Experts in neurology discuss the progression of neuromyelitis optica spectrum disorder, focusing on acute relapse and pseudo attacks.
Brian Weinshenker, MD: Dr Nelson, can you tell us a bit about the evolution of NMOSD [neuromyelitis optica spectrum disorder]? There are relapses. Do we see progression in this condition as we do in multiple sclerosis [MS]?
Flavia Nelson, MD: Yes, we do. It’s similar to MS in terms of being relapsing remitting, but there is also progression independent of relapses. Most important, as I mentioned before, it seems to be less responsive to treatment in terms of steroid treatment and irreversible damage is commonly seen. So, there is progression related to relapses and progression, and it’s independent of relapses, especially in the spinal cord while the Wallerian anterograde and retrograde degeneration of axons occurs. That answers your question.
Aaron Miller, MD, FAAN: If I might interject, it’s my understanding that we very seldom see this kind of insidious progression that we see with MS. MS patients can get worse by failure to resolve relapses, but much more typical in MS is the later gradual progression, insidious progression without, or sometimes with superimposed relapses whereas the, typical NMO [neuromyelitis optica] patient is getting worse because they don’t recover from their relapses rather than having this insidious progression.
Brian Weinshenker, MD: I think that’s an excellent point that’s been described by a number of groups first at Mayo Clinic, that a distinguishing feature from MS is that most of the disability accumulation is relapse related. Would you agree with that, Dr Nelson?
Flavia Nelson, MD: I think at the beginning of the disease, yes, it’s very similar, but it gets to a point where you do see progression, especially when they’ve accumulated enough disability. But that depends on the patient as well.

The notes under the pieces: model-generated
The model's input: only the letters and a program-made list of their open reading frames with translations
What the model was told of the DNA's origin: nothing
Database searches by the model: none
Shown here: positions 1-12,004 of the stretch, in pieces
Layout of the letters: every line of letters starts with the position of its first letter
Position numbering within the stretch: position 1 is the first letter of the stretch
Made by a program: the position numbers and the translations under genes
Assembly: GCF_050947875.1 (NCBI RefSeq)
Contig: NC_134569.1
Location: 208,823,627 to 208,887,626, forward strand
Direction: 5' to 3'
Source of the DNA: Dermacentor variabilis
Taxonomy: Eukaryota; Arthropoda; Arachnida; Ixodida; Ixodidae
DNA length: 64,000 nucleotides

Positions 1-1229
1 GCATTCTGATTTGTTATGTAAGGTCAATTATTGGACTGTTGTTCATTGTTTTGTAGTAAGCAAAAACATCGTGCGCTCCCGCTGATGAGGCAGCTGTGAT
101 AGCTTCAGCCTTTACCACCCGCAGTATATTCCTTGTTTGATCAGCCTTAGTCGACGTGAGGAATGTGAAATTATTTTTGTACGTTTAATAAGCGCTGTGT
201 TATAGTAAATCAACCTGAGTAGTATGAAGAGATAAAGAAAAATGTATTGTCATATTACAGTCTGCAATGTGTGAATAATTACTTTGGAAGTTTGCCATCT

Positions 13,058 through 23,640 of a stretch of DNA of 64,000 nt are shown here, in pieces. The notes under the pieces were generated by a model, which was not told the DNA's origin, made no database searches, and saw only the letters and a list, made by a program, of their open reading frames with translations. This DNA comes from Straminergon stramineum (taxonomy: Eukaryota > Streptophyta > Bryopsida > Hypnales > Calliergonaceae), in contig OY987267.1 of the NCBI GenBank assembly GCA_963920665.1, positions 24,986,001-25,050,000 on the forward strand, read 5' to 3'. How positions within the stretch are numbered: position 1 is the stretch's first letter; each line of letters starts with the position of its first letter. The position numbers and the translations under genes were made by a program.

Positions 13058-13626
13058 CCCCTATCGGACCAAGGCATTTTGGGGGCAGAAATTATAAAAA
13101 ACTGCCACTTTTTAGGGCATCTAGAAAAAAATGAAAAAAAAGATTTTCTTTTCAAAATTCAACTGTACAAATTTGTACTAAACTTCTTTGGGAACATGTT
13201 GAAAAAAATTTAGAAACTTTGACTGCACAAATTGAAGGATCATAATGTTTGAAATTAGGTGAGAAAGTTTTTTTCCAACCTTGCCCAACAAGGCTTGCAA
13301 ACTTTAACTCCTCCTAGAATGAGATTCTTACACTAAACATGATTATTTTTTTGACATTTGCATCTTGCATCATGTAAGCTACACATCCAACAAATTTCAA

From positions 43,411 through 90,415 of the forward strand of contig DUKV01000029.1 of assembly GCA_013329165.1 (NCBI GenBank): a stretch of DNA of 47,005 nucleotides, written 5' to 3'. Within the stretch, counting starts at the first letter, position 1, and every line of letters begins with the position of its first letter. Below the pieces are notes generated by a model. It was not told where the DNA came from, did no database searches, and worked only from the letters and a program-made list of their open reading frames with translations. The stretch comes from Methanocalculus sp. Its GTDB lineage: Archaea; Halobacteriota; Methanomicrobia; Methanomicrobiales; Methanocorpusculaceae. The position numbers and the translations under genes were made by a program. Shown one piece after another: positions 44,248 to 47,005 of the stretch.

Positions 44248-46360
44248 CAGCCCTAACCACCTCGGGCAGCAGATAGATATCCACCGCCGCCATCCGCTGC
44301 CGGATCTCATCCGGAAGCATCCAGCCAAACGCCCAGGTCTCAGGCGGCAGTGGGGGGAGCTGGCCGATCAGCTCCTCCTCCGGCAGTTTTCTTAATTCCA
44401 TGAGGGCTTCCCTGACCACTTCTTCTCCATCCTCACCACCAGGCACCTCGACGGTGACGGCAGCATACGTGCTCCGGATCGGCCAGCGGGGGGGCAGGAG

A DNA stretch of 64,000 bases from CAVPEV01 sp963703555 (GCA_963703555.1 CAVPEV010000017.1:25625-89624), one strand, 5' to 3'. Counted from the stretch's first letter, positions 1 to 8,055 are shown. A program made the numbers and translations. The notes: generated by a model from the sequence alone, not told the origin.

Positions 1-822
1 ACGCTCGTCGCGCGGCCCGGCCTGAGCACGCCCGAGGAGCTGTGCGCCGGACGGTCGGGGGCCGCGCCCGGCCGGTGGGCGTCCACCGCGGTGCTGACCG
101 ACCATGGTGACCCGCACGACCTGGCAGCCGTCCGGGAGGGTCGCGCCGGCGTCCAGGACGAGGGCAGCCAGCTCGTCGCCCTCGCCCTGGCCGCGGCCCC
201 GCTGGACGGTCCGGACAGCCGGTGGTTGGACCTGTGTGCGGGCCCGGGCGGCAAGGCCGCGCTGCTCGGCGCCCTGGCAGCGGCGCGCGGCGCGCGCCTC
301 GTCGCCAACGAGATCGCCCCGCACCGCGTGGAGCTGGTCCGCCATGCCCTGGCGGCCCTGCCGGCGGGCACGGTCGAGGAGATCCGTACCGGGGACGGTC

Brian Weinshenker, MD: Bob, could you tell us a bit about how you would diagnose an acute relapse?
Robert Shin, MD, FAAN: Well, I think I might copy my thinking about how I would find an MS relapse in this instance. I usually try to emphasize if somebody has a new neurological symptom with some duration to it, and lasting for about 24 hours, and especially in someone who has a diagnosis of NMO spectrum disorder, I would certainly be concerned about basically new damage. That there’s a new area of inflammation somewhere in the brain or spinal cord or brainstem that is responsible for this new set of symptoms. And I would only really distinguish this from the possibility of an old symptom resurfacing from incomplete recovery.
I would add to the previous discussion that although I think Dr Nelson has a point, especially in the era before treatment for NMO spectrum disorder, that when patients became very disabled, there might be a threshold after which we see them begin to appear to insidiously decline. But I think I’m more in alignment with Dr Miller’s and your formulation that the primary driver of disability in NMO spectrum disorders are these relapses.
Flavia Nelson, MD: I absolutely agree with that, and especially when they’re not treated properly. I think that there’s a lot to say about the immediate treatment of relapses.
Brian Weinshenker, MD: Aaron, I wanted to ask you about the issue of pseudo relapse. And this is a problem we often face in patients with multiple sclerosis. Do you think it’s a problem in neuromyelitis optica? And what kind of investigations do you think we need to do in patients with neuromyelitis optica, say for example, MRIs?
Aaron Miller, MD, FAAN: Brian, I don’t think we have any good scientific data about the so-called pseudo relapses in NMOSD, and frankly, it’s not a term that I’ve seen applied much to relapses in NMOSD in contrast to MS where it’s pretty common. Pseudo relapses in MS, of course related to heat, to infection, to excessive fatigue, perhaps maybe to distress, whatever that is. And in NMO I’m sure it’s possible to worsen symptoms with fever and other things, but when I think in my experience the pseudo relapses in MS are usually relatively mild, and have a relatively short-lived recovery with the resolution of the precipitating event. Whereas NMO relapses are usually very severe. They’re usually accompanied by something that you can see on MRI either in the optic nerve or the spinal cord, where most of these episodes come and they don’t resolve so quickly. I don’t really think pseudo relapses is a major issue in NMOSD.
Transcript edited for clarity